A canceled live event, shut down studio, and a cast and crew stranded at home. The timing of the novel coronavirus (COVID-19) pandemic could hardly have been worse for the League of Legends European Championship (LEC), which had brought on numerous new commercial partners for the 2020 season, and was preparing its debut live event in the Hungarian market.
Rather than delay or strike off the ongoing Spring Split, the league’s production team fast-tracked the live studio production into a piece-meal online broadcast; which while initially plagued with production errors, grew more stable as the weeks progressed.
“The internet bandwidth and reliability, the hardware and software required, the right environment to produce quality video and audio from the casters…we only had 6 days to figure out how to tackle all these challenges,” Alberto Guerrero, director of esports EMEA for Riot Games, told The Esports Observer.
With the Summer Split still over a month away, the focus now is whether games can return to the Berlin studio, and more importantly, if the finals will go to Malmö in Sweden, as originally planned. Guerrero said neither was canceled at this point, and that Riot was still looking forward to hosting an event in Budapest, sooner or later.
“I don’t foresee any long-term impact of the cancellation, and not only are the conversations with other cities for 2021 events very advanced, but we’ve even started talks about 2022 finals,” he said.
As seen throughout esports right now, the downgrade in production doesn’t appear to have greatly hurt audience numbers. From its own reporting, Riot Games states the Spring Split finals drew 807.3K concurrent viewers worldwide at its peak; a 76.18% increase from the previous peak earlier this year. The playoffs saw an Average Minute Audience (AMA) of 279.3K, which was a 13.74% YoY increase.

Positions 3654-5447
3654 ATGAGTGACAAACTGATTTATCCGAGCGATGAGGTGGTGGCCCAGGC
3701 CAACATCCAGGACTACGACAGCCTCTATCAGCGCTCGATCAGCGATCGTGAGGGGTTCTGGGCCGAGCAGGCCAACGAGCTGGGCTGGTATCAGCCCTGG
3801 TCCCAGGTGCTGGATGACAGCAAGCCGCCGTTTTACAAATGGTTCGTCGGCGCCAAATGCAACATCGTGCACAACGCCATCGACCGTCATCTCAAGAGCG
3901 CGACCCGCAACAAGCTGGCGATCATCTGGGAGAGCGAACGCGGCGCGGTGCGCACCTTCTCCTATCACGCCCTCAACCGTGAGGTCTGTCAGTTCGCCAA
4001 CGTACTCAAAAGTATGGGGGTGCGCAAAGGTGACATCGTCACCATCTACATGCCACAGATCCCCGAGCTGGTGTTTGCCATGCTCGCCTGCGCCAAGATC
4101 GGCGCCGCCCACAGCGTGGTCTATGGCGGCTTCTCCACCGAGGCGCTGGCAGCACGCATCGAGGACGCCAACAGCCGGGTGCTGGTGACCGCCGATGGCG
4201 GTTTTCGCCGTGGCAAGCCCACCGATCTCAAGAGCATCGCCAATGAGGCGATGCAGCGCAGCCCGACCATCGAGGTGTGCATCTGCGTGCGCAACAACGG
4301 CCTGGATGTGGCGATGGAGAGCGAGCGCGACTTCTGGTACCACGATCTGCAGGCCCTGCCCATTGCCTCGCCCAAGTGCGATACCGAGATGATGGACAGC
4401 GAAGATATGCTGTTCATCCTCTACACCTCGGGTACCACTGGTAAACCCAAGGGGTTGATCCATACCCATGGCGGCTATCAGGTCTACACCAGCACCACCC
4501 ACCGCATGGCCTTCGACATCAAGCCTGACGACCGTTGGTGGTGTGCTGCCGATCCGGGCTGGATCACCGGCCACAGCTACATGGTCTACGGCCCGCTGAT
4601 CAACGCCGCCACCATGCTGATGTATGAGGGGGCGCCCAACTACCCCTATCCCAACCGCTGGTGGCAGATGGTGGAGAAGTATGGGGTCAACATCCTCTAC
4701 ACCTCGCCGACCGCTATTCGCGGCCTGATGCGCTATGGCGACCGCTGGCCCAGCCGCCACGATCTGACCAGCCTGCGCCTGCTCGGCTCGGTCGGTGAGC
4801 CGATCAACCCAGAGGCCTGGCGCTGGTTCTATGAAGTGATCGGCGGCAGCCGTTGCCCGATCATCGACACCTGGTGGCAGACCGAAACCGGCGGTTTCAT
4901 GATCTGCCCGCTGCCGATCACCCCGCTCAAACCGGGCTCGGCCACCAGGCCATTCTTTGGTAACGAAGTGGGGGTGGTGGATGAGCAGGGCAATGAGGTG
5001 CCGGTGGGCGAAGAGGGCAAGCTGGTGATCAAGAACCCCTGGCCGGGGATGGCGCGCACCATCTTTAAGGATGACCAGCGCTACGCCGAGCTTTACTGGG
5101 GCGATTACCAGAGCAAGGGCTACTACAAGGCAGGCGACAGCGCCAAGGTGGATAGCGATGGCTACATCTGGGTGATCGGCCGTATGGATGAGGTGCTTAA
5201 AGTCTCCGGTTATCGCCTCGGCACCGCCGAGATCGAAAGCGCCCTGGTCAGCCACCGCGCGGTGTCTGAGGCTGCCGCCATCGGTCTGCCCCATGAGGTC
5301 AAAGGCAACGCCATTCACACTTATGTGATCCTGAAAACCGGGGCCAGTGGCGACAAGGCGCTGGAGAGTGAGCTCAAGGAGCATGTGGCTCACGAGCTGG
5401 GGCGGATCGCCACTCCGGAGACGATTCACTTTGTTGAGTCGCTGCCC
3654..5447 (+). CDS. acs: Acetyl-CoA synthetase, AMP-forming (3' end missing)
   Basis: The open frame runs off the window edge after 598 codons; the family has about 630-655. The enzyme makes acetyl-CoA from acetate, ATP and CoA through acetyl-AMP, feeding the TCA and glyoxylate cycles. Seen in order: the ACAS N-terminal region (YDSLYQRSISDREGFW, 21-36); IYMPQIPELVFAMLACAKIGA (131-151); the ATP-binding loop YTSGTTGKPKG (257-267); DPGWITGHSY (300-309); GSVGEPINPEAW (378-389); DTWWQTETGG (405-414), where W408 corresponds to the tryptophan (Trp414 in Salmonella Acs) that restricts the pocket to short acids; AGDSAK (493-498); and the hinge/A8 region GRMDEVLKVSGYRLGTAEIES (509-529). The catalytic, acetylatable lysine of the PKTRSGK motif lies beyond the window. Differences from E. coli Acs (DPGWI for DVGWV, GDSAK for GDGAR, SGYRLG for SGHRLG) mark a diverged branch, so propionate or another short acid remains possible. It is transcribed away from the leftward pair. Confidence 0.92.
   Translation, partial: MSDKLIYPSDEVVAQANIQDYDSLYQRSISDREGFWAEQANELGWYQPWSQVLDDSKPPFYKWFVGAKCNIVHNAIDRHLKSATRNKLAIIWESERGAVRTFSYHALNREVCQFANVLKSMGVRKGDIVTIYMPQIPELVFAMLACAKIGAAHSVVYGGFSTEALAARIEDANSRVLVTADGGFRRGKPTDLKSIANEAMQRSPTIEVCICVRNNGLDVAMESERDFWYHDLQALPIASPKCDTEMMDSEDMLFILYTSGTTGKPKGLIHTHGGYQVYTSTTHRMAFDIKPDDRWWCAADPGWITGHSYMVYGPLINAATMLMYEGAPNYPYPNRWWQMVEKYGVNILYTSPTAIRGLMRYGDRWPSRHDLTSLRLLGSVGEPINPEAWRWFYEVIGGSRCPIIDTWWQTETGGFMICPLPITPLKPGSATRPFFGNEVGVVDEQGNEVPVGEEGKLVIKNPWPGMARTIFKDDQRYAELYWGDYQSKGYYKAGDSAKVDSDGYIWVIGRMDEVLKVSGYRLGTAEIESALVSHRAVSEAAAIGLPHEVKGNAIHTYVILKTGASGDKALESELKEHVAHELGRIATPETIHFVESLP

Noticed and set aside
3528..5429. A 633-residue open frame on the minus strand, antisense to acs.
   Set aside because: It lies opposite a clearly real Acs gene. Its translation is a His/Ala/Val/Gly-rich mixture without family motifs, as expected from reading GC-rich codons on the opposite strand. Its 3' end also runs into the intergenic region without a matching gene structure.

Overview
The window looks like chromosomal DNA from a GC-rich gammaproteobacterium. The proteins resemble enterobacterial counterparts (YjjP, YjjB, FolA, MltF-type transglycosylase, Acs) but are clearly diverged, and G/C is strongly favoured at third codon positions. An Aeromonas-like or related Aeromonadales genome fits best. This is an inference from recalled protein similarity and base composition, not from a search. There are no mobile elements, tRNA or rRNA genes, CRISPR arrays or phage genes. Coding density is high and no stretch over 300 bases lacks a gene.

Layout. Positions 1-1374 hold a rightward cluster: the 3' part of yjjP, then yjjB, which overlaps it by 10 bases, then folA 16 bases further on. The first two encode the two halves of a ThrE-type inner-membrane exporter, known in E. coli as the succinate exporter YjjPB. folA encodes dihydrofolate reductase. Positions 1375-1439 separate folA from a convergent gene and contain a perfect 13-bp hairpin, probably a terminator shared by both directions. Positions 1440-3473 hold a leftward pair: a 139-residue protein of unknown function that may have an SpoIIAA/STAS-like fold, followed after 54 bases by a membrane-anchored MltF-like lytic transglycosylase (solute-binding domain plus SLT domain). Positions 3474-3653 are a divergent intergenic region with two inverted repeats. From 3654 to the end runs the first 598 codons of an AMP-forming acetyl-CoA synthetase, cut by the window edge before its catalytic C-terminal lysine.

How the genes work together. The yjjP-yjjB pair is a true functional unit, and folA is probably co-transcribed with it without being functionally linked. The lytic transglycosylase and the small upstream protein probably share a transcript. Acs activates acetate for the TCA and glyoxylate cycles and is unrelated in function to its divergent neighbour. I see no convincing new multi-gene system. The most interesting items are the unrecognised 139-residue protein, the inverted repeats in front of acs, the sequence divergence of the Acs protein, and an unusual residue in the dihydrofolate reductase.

This was the third time reigning champions G2 Esports played against longtime rivals Fnatic in the finals, with G2 taking its seventh title to date. The triumph was definitely scaled down; with the players lifting the trophy from the comfort of their training room, rather than on stage in front of tens of thousands. The loss of a live arena also meant lost value for commercial partners, but as Alban Dechelotte, head of partnerships and business development EMEA said, it was an opportunity to be creative.
“Our partner Warner Music organized a live-streamed performance of Robin Schultz in the opening before the LEC finals, and Kit Kat pivoted to a social media activation with great success, reaching over 12 million fans,” said Dechelotte.
“In general, our partners have been very impressed by what they’ve seen behind the scenes of our production,” he said. “Despite the overall challenging circumstances, we’ve seen growing interest from new brands that are looking to connect with League of Legends fans during the time where we’re one of the few sports that can continue right now.”
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